Coronavirus Pandemic Sends Israeli Hotel Occupancies Below 40 Percent

The industry, which is bleeding $100 million a month, now fears that Israelis will ditch their hotel visits around the country for Passover next month

Hadar Kane
Hadar Kane
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The Alena restaurant at The Norman hotel in Tel Aviv.
The Alena restaurant at The Norman hotel in Tel Aviv.Credit: Tomer Appelbaum

The coronavirus outbreak is having a greater effect on Israel’s tourism industry than expected, with owners of hotels and other vacation rentals reporting occupancy rates below 40%.

Initially it had appeared that the impact of what the World Health Organization has now declared a pandemic was mainly curbing Israelis’ travel abroad and foreign flights to Israel.

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The Israel Hotel Association estimates that the industry is incurring damage of 350 million shekels ($100 million) a month, which would amount to 4.2 billion shekels a year.

Many hotels are now trying to attract Israeli customers via promotions and lower prices, but the success has been limited.

The hotel industry’s main concern at the moment is a wave of cancellations for Passover week next month, one of the industry’s busiest times. Passover vacations are already being priced at between 3% and 11% less – some industry members say even 30% – and prices are expected to drop even further the longer the pandemic lasts.

Sector sources are also worried that the crisis will continue into the summer.

On Monday, the hotel association said 4,000 workers were being put on unpaid leave.

Many hoteliers say the main problem is the uncertainty, particularly regarding how long the outbreak will last and whether the government will offer financial help.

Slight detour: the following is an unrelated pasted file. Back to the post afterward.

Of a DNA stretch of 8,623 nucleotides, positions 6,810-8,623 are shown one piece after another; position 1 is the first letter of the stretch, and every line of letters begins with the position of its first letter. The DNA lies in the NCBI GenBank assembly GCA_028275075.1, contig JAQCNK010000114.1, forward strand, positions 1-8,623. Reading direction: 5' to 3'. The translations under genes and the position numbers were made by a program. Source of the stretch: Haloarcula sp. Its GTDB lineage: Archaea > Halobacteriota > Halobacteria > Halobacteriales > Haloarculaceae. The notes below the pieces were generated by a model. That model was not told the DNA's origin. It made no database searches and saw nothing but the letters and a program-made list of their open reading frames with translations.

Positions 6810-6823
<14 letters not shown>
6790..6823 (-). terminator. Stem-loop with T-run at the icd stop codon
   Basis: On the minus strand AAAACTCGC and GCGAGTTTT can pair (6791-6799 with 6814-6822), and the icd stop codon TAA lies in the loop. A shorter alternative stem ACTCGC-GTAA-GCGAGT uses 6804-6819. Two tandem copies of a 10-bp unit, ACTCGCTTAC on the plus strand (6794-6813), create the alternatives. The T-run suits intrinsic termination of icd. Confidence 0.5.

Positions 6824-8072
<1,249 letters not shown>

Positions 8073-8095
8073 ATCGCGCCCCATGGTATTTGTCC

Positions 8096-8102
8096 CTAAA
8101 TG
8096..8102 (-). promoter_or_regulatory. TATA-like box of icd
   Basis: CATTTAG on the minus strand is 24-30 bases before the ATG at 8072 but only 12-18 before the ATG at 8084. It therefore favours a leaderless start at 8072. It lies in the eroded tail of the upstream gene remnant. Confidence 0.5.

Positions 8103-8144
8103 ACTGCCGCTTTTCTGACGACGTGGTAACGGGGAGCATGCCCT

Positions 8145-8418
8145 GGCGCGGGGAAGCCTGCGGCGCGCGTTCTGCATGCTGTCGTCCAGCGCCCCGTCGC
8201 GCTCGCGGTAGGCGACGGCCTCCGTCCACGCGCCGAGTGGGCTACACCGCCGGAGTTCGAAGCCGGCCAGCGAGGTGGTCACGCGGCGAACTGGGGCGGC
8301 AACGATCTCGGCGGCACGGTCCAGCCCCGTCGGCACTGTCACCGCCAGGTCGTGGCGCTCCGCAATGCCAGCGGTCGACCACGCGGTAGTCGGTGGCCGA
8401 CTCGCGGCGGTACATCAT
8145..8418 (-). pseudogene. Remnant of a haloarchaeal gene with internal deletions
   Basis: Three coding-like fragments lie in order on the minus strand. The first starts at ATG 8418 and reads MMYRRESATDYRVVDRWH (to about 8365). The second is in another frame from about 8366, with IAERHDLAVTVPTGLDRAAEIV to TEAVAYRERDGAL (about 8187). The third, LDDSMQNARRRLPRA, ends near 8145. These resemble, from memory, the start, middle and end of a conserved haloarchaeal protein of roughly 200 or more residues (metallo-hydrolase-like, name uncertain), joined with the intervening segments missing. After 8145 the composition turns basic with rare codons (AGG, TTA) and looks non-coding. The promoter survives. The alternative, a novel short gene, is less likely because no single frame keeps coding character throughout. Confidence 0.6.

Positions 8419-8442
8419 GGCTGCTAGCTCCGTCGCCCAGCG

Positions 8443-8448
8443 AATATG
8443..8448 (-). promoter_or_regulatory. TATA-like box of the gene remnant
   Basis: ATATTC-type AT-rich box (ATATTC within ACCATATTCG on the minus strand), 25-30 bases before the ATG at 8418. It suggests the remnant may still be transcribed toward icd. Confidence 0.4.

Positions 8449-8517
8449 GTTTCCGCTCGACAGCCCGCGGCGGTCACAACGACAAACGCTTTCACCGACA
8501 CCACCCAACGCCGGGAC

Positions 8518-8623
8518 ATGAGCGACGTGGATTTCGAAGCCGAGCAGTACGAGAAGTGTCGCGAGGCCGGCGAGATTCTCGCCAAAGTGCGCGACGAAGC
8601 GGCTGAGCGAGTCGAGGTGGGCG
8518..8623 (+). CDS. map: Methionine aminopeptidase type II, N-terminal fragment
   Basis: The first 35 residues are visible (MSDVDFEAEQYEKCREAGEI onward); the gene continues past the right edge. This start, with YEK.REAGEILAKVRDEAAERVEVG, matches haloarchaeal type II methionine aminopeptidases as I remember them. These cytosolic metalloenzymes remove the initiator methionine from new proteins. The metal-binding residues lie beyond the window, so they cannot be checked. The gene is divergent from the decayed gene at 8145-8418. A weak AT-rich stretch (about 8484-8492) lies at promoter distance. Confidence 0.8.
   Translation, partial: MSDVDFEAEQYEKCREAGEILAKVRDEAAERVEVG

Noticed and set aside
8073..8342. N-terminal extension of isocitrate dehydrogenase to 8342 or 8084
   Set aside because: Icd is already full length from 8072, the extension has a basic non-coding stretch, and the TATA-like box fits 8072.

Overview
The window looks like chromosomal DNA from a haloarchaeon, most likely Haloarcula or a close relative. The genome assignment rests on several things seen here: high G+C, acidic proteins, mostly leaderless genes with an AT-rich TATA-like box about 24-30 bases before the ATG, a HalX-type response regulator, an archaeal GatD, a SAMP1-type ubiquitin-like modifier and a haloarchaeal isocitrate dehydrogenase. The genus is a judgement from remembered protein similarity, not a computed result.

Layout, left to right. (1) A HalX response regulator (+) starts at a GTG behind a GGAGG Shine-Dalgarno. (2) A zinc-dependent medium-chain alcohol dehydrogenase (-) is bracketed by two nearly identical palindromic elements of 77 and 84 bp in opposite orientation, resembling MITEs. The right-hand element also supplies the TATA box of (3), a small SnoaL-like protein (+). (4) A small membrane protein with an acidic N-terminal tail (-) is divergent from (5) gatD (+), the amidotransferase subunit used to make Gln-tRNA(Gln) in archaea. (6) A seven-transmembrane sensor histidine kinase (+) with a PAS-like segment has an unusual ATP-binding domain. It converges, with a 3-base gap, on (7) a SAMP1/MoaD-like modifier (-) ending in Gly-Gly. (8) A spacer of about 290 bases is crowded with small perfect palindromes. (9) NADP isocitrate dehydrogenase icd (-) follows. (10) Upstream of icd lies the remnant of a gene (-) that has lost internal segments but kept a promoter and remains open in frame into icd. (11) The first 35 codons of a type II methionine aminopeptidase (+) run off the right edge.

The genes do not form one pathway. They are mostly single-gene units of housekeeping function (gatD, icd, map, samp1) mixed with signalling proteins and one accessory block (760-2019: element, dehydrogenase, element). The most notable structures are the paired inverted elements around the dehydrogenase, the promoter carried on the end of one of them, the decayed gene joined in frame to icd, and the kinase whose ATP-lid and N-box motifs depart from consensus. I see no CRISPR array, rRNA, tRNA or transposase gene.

The Health Ministry’s strict rules mandating quarantine for anyone arriving from abroad have hit the industry doubly hard – there has been a dramatic drop in the number of incoming tourists, which means canceled reservations and empty hotel rooms, and Israelis are now increasingly afraid to attend gatherings.

Many Israelis are likely to stay home over Passover instead of reserving a vacation at a hotel, something many religious Jews would normally do.

The hotel association warned that the wave of cancellations and the unusually low occupancy rates could even cause the sector to collapse.

“Israelis are afraid to go to the mall. So why would they rent a hotel room?” asked Dani Assa, owner of the Armon Yam Hotel in the Tel Aviv suburb Bat Yam.

The Fattal hotel chain published a profit warning this week, forecasting that revenues will be down 10% for the first quarter compared to the same period last year, translating into a 50-million-shekel drop in operating profit.

Israel has around 55,000 hotel rooms. The industry’s revenues will fall by 500 million shekels a month because of Israel’s closing of its borders, or 6 billion shekels a year, the industry association says. Dozens of hotels are likely to be shuttered.

The Rimonim and Olive hotel chain has 14 hotels with a total of 600 rooms around Israel. Its vice president, Adele Edry, says Passover is the chain’s sweet spot. “It’s a strong time of year when the hotels are full, and reservations are generally booked six months in advance,” she said.

“At the moment things are relatively good because of the reservations booked in advance, particularly among religious Israelis. But there’s no way to know what will happen. Over the past two weeks there’s been a sharp drop in bookings.”

Assa, the owner of the hotel in Bat Yam, paints a much more morose picture. The hotel opened last year, and last Passover it was full, he says. But this year Armon Yam is only 20% booked for April and it’s not recording new bookings.

“It’s a catastrophe,” he said.